He’s one of the founders of Stoopid Buddy Stoodios, the minds behind the wildly popular and Emmy-winning Robot Chicken. I recently flagged-down Eric Towner to discuss the ‘Buddies’ latest show – Buddy Thunderstruck – which stars a cool dog who races hot trucks and, unlike all their previous creations, is actually for kids.
Jackson Murphy: You and everyone at “Robot Chicken” recently won an Emmy for Outstanding Short-Form Animated Program. Congratulations.
Eric Towner: Oh, thank you so much. Yeah, the whole experience is just surreal and insane. [We] just feel incredibly fortunate to be continuing to make this show that we love and that the fans are loving. And to be recognized with something like an Emmy is just super bizarre and surreal and really amazing.
JM: I know there’s a “Robot Chicken” Walking Dead special in the works. When can we expect that?
ET: That is currently in the works. We just finished writing and now we’re starting to do all of the records, so we’ve got obviously a great cast. I think, pretty much, all of the original cast is going to be on the show. So that’s something to look forward to later this year.
JM: And you also just did another Couch Gag on “The Simpsons”. The first one was a huge hit a few years back. You’ve got to be happy with how this one turned-out.
ET: This one is definitely a different direction than the first one that we did. We’re just such huge fans of “The Simpsons”. I grew up watching that when I was a kid, and that really helped me get into animation. So to work with Al Jean and Matt Groening and that whole team was just – again – such an honor and so amazing.
JM: At Stoopid Buddy Stoodios, one of your co-founders is Seth Green. I met him once at a “Harry Potter” premiere. He was very funny. Tell me a great Seth Green story.
ET: When I first started on “Robot Chicken”, I was actually an animator – so this was back on Season 2. I remember walking by, and he was coming down the stairs, and I was on my way to the stage. He immediately just jumped on my back and we ran over to the stage, and then we talked about this shot I was about to animate. He’s just a great, humble, very genuine guy and a lot of fun to work with.
JM: So “Buddy Thunderstruck”, unlike “Robot Chicken”, is for kids. Is it more challenging to write cleaner material?
ET: You know, it is with its challenges. You want to appeal to a broader audience. Obviously something like “Robot Chicken” is an equal opportunity offender. You try to offend as many people, equally, as possible, where something like “Buddy Thunderstruck” is not that huge of a departure because it’s still character-driven comedy. The animation is gonna be really funny. And…you strip away some pee and poo jokes and you’ve got a show for kids. Just that easy.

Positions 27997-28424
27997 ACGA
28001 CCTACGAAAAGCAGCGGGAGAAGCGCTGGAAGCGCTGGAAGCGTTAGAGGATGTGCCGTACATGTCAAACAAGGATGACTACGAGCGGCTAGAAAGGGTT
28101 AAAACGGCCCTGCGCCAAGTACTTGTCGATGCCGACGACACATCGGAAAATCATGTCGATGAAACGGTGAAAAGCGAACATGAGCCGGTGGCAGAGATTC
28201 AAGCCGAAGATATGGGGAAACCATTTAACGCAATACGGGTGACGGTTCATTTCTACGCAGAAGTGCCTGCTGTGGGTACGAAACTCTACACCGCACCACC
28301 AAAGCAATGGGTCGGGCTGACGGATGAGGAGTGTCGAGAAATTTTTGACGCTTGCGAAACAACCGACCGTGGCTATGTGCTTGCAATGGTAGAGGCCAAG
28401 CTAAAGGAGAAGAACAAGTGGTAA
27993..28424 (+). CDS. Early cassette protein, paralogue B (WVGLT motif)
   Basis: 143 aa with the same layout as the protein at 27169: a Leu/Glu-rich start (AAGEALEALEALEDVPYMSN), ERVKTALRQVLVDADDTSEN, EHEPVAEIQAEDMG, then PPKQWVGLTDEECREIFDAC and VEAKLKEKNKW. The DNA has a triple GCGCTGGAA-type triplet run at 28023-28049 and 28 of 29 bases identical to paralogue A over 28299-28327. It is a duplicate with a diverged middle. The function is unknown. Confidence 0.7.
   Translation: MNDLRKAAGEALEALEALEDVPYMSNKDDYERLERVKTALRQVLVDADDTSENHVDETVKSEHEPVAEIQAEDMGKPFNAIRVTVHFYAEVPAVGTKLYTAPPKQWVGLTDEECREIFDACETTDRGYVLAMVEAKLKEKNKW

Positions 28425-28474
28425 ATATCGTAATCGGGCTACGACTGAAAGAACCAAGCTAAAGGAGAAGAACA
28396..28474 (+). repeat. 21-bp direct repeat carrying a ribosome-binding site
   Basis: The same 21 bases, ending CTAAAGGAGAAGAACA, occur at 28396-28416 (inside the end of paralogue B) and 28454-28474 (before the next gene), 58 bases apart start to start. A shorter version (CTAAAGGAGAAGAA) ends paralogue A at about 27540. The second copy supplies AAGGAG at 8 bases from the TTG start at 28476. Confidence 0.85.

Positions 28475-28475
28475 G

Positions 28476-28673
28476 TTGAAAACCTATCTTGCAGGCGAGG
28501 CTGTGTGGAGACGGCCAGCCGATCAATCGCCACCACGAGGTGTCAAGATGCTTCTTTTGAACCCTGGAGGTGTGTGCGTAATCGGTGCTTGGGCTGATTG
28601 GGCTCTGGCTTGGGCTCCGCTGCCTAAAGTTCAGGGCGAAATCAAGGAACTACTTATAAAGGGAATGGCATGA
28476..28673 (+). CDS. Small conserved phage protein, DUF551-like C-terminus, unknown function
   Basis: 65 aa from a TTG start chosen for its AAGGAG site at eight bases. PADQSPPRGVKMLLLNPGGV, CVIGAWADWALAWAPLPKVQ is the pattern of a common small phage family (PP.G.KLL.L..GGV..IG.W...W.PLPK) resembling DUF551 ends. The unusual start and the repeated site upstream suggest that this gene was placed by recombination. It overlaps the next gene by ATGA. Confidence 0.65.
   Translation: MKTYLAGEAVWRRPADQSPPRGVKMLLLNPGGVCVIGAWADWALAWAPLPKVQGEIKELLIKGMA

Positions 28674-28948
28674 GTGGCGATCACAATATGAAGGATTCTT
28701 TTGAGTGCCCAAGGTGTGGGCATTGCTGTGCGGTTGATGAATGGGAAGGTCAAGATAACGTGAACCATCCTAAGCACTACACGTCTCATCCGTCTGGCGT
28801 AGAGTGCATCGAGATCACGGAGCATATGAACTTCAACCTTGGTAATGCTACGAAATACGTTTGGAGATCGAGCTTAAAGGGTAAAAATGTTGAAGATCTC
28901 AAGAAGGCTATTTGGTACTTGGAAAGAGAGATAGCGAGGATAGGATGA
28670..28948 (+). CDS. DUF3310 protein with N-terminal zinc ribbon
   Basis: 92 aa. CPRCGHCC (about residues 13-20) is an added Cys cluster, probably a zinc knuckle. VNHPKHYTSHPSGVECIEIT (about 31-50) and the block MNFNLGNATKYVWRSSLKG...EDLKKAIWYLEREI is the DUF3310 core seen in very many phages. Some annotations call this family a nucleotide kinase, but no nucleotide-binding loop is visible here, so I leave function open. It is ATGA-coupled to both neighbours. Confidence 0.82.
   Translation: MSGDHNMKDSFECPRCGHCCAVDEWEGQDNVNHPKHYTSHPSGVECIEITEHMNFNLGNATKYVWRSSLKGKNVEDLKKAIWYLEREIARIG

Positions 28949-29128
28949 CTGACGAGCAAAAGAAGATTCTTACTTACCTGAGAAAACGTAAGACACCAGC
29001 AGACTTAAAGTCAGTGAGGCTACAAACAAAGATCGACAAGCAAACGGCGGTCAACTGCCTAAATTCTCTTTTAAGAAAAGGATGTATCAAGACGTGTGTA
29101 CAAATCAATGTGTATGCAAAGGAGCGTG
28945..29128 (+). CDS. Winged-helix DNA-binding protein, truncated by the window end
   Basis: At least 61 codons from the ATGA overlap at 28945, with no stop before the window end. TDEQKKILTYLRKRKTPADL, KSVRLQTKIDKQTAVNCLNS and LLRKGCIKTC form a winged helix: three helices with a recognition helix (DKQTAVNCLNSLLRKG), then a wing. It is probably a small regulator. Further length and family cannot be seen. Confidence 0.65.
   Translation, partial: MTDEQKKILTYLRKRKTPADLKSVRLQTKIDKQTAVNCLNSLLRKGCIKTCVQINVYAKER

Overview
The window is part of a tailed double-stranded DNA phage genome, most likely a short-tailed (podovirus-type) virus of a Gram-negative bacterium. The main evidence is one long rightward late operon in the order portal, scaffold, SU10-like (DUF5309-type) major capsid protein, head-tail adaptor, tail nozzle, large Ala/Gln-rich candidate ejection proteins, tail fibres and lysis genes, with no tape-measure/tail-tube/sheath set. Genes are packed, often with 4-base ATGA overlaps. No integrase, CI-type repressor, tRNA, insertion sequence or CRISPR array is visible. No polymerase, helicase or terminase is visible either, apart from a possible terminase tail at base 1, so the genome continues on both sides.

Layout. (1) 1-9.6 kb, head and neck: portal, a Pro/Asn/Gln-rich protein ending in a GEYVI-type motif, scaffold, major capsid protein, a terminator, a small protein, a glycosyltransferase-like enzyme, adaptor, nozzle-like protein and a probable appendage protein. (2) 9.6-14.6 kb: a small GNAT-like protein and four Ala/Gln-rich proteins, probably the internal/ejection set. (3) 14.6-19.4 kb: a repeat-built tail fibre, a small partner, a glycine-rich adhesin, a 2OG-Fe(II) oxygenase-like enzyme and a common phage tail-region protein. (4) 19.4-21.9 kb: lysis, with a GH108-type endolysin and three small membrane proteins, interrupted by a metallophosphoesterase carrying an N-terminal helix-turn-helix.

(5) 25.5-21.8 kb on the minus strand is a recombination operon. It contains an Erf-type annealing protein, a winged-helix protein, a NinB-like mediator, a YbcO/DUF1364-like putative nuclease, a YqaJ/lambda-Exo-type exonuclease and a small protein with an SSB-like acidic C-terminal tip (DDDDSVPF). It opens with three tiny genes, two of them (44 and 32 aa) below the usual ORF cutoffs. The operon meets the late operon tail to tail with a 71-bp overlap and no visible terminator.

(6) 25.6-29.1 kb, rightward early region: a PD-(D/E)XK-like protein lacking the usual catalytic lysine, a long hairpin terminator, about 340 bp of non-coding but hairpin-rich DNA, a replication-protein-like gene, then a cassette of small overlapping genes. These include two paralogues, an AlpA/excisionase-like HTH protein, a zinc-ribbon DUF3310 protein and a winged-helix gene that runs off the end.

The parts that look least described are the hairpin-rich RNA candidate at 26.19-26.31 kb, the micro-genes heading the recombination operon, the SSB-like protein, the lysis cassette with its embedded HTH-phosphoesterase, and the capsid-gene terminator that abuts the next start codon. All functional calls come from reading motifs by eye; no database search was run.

JM: Buddy is a dog who’s a semi-truck racer. Did you go to real-life races to get some inspiration for the show?
ET: Oh, man, that would’ve been a great idea. Let’s call that research. Let’s go to a bunch of Nascar races and stuff. I have actually been to some Nascar races, and they are intense and crazy. This whole show centers around this town called Greasepit – and the main attraction of this town is all these races. So, we tried our best to capture the intensity and absurdity of the world of racing. It’s got a little bit of “Talladega Nights: The Ballad of Ricky Bobby” mixed-in there. And it’s a strange but fun brew.
JM: Does Buddy at one point scream “Help me Jesus! Help me Oprah!” as Will Ferrell does in the movie?
ET: (laughs) I’m sure we strongly considered that. We may have even recorded that at one point, but we probably had to leave it out for a couple different reasons.
JM: Buddy has a bit of an ego. Tell me about him and some of the other characters.
ET: Buddy is all confidence and charisma. For us, it’s portraying that personality without it coming across overly arrogant or unlikeable. He is just a very genuine character, kind of full of bravado…all in good, silly fun. His best friend is his mechanic named Darnell, who’s a ferret. The show centers around their relationship and their friendship and all the crazy, insane adventures that they go on around town.
JM: As many people know, stop-motion animation is extremely difficult. I feel like creating the racing scenes is like this Monopoly Nascar game that I’ve played, where you’re only moving the car a tiny distance at a time on the board – and you just want it to get to the Finish Line already. Is it aggravating to do those racing scenes?
ET: We love it. It’s kind of what we’re made for – doing this stuff. That’s why we love this show so much. For us, stop-motion does take a ton of patience. An average animator will be getting 8-10 seconds done in a day – an entire day’s worth of work. But I will say, as an animator in a previous lifetime of mine, once you’re in the zone and you’re actually animating the trucks flying through the air around the corner, that time just sort of disappears. And then this magical things happens: you get to the end of the shot and you play it back, and you’re like, “Wow. They’re something really magical and wonderfully tactful about the whole thing.”
Buddy Thunderstruck debuts Friday March 10th on Netflix
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